On the afternoon of his death, we held hands as we watched the man and young woman from the funeral home remove your father’s body from the house. The Vaseline scent from your left hand transferred to my right and, as I drove home that night to the girls, I could smell him on my fingers and taste the lotion on my lips that I had used to kiss his head. It burned. I touched the girls with that hand as we put together a puzzle and colored pictures and I kissed their warm cheeks; the scent of the lotion touched their skin, almost imperceptibly. I wanted him to last. I regretted eventually washing my hands, knowing that the scent would be lost. I was overwhelmed by a sense of his loss when I walked through the lotion aisle of a pharmacy weeks later.

Your father’s illness and death, like your mother’s years before, filled our heads and hearts and home with profound sadness for some time. A couple of days after he died, I lost myself in a song that I hadn’t heard for years during the drive home from the store. As I pulled up to our house, I realized that the sadness was waiting for me there. I had to walk through it to get inside the back door with my groceries. I am forced to move through a similar sorrow when I consider the possibility of my own disease recurring, as theirs did. I do not want to leave you. I do not want my parents to lose a child. I do not want the girls to lose their mother. I do not want to die.

The losses we’ve experienced have also given me the chance to see your innards and mine, the parts that we hold, clench inside, and guard until we are cracked. I learned better ways to love you and see you. I saw you most clearly in the fog of the weeks before your father died, on the day that our youngest needed to have blood drawn for a routine appointment. We were so tired already from the back and forth between his house and ours, working and running errands during the loud days and then sitting quietly with him in the evenings while he pulled away, slowly, with intention. At her lab appointment, our four-year-old lost her mind, screaming and thrashing against the stern technician’s attempts to place a needle. Afterward, we took the girls to the arcade in the strip mall next door to recover. I felt sad as we entered that empty space in the middle of the afternoon but at some point, I looked across the room at you and I smiled. I saw you in the glow of the car video game, the little one in your lap, and I realized that there was no other place in this world that I was supposed to be at 4:30 p.m. on a gloomy Monday. For a long while after I got sick, I wondered if I was paying for something that I’d done in a past life (as in, my twenties). Seeing you in that moment—still in your suit hunched over a tiny steering wheel—I realized that you would not love me as durably or steadily if I was paying for past transgressions. Your love helps to illuminate the good things about me that I struggle to see. The past few years have turned me inward, reorienting me toward what I hold most dear. You, my love, are what I hold most dear. You and our girls and our home and our trees and the skies above the Hudson that we look at every morning when we rise.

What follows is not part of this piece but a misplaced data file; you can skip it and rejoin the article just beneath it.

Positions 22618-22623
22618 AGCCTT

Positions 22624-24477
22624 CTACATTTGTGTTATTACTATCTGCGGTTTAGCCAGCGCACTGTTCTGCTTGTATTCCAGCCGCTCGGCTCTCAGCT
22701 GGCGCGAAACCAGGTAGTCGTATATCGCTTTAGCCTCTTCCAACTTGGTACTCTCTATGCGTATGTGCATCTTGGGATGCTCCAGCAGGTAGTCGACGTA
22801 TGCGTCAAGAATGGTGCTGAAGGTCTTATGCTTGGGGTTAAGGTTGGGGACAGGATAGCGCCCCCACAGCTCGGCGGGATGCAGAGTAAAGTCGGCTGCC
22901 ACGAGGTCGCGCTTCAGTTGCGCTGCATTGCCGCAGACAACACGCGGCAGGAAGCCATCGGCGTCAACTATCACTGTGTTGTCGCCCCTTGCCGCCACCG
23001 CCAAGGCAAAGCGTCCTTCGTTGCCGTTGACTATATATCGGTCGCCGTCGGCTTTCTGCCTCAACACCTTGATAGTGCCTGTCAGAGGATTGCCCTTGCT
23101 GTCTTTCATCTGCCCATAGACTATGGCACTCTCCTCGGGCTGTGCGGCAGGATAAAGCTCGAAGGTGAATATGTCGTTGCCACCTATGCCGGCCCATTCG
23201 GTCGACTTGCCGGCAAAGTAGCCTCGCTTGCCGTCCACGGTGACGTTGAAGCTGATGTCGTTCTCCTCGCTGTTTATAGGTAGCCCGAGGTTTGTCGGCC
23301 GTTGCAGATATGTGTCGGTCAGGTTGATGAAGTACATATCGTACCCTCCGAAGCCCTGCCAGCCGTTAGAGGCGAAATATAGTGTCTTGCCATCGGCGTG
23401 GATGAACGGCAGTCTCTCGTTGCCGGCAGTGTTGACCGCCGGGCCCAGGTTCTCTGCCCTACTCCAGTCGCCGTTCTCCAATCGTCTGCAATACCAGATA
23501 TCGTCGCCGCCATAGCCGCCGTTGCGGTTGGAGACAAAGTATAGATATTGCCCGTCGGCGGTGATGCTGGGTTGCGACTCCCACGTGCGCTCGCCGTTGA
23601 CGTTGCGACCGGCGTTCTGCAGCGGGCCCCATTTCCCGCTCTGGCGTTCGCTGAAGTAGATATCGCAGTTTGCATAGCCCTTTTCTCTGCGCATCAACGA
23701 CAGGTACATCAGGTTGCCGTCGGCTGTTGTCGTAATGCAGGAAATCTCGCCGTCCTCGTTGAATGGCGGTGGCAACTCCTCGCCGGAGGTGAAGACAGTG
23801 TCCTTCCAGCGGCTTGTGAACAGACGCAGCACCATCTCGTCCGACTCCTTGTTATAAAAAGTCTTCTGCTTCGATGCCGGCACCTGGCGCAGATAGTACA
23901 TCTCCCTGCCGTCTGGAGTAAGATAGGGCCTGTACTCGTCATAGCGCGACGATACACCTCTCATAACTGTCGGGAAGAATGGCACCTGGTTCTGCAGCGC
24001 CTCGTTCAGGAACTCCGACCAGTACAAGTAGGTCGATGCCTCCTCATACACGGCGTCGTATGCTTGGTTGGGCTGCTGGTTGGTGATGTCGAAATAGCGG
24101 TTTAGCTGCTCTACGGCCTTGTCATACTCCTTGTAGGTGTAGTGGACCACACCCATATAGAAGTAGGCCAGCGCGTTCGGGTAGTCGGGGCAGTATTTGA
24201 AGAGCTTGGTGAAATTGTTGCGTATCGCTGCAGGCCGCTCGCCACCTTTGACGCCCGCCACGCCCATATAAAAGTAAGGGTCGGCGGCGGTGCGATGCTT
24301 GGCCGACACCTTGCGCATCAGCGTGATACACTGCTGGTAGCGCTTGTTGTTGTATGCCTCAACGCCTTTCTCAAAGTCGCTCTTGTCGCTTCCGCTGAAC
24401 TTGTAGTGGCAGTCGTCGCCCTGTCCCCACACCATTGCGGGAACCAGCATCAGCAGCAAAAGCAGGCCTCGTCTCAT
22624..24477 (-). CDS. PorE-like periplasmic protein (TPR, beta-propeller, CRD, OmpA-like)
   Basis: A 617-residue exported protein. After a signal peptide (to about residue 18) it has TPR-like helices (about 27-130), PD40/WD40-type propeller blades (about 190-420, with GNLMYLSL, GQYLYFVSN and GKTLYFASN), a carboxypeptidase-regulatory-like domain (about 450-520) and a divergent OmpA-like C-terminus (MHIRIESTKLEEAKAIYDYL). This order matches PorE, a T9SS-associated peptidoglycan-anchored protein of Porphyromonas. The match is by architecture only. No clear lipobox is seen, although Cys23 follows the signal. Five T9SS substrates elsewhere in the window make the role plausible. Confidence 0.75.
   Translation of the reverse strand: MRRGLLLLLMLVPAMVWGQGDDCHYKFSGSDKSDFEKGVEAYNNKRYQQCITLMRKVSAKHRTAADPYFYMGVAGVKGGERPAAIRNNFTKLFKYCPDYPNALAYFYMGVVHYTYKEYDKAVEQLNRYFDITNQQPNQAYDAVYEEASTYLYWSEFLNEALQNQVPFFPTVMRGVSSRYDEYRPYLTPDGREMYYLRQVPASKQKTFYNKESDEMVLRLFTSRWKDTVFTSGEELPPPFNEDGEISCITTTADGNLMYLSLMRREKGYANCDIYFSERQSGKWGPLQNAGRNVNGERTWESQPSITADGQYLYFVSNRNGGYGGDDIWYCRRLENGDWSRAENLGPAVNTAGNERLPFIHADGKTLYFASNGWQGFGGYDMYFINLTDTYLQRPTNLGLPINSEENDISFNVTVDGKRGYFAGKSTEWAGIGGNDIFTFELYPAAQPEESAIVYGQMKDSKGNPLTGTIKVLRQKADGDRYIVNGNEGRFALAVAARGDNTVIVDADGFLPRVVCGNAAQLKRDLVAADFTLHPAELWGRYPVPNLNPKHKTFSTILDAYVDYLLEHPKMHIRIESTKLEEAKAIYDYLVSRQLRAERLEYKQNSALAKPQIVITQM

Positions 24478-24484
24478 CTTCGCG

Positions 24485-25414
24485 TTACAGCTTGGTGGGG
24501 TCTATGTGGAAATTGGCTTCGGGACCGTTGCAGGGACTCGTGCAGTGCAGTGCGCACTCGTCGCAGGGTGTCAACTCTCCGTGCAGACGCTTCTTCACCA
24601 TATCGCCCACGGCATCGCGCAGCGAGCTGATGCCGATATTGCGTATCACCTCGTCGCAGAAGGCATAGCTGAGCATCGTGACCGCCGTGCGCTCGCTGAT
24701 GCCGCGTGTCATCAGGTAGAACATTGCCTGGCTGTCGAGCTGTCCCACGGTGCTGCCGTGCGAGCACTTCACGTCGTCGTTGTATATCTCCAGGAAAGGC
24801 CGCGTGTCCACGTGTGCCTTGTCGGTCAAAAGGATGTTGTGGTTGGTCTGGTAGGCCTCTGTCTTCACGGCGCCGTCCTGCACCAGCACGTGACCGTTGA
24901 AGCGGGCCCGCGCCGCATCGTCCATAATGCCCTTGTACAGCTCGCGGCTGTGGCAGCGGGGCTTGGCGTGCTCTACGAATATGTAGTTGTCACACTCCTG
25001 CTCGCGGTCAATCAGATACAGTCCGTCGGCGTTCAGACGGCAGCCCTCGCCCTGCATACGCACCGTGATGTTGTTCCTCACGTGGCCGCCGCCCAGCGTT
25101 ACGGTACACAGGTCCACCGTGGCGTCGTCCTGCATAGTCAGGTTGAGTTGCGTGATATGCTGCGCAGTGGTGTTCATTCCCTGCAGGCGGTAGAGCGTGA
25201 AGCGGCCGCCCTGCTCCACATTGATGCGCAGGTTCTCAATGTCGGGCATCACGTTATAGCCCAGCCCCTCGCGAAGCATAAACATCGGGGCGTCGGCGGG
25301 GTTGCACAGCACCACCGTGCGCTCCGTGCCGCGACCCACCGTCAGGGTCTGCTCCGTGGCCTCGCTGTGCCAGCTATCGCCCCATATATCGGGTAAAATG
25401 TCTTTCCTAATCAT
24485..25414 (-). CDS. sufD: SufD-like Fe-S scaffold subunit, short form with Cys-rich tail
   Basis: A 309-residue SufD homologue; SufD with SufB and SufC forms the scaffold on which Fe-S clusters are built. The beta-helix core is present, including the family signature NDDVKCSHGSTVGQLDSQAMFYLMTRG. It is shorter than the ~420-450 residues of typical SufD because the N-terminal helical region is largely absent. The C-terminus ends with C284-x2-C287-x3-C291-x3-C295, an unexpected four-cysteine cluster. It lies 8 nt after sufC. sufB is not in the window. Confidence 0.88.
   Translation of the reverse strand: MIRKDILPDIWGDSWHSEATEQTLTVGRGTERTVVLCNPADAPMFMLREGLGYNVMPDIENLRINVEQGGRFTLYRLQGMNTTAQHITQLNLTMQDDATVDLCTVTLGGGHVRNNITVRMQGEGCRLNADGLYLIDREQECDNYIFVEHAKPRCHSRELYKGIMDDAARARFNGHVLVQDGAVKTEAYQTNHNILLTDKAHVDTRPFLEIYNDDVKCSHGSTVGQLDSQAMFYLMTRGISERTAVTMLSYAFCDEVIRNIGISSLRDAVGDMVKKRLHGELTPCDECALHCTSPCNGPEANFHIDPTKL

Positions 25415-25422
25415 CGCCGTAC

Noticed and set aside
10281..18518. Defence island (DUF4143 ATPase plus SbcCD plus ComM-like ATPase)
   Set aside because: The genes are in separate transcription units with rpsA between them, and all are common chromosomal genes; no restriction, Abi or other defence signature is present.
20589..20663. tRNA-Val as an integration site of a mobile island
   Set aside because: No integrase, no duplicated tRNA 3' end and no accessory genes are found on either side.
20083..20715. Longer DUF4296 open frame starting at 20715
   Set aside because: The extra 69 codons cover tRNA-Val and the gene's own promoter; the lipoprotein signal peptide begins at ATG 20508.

I hope it doesn’t sound morbid to you, the fact that our love story involves so much death. I believe that the absence of the people we love has made their impressions more pronounced. Your mother is everywhere. I wear her light green scarf—and remember the scent of her perfume that persisted for years in its thinning fibers—to places where we need her. At your father’s bed, the pearls on his neck became more distinguished, as did the usefulness of things he shared and we resisted while he was alive; they creep out in your voice. I have no doubt that you’ve considered what life would be like without me, anticipating what might feel hollow and what would remain.

We are told and understand fleetingly that the state of things changes. Our house would be familiar to those families who lived in it during the hundred years before we arrived, but for now, for these precious moments, our little pearl on the Hudson has our mark. The sycamore is changed but its roots remain, steadfast, in the ground beneath our home. I wonder how far they stretch beyond our half acre. Parts of our village will flood again and again and yet, people will rebuild. In the end, perhaps only the foundation of houses and shops will remain, like a little Atlantis. Your mother is in a different state, lighter, and now your father, and some day we will be as well.

Watching you with your father on the day that he died changed the way that I feel in this world. Should the disease return, should I get sick again, I now understand. While it’s cruel to have you play this role once more, you will guide me and hold my hand and stroke my head in the way that you know I love, and tell me what I need to hear to pass gently. You will tell me that I was good enough and that I did enough. You will carry me on in the way that you do your parents. You will remind our oldest that I am in her weird little pinky toes and her sensitivity to the world, in the ease with which she is startled. You will tell our youngest that I am in her truest smile and her need for human touch. You will help my parents to see and feel me in these places. You will help them all to see God in our trees and river and the people around the tables at which they sit and in the memories of things that were. In the split seconds of quiet between movements and words, in the space between breaths, you will help me to be in two places at once.

***

Rumpus original art by Clare Nauman.


Jessica Wahlstrom is a program planner, director, and career advisor who has worked with a number of nonprofit and global health agencies. She holds a Master of Public Health degree from Columbia University. At thirty-four, she received a cancer diagnosis; writing has helped her through and beyond the illness. Jessica is currently at work on a collection of essays. She lives with her husband and daughters in the Hudson Valley. Find her on Twitter at @jesswahlstrom. More from this author →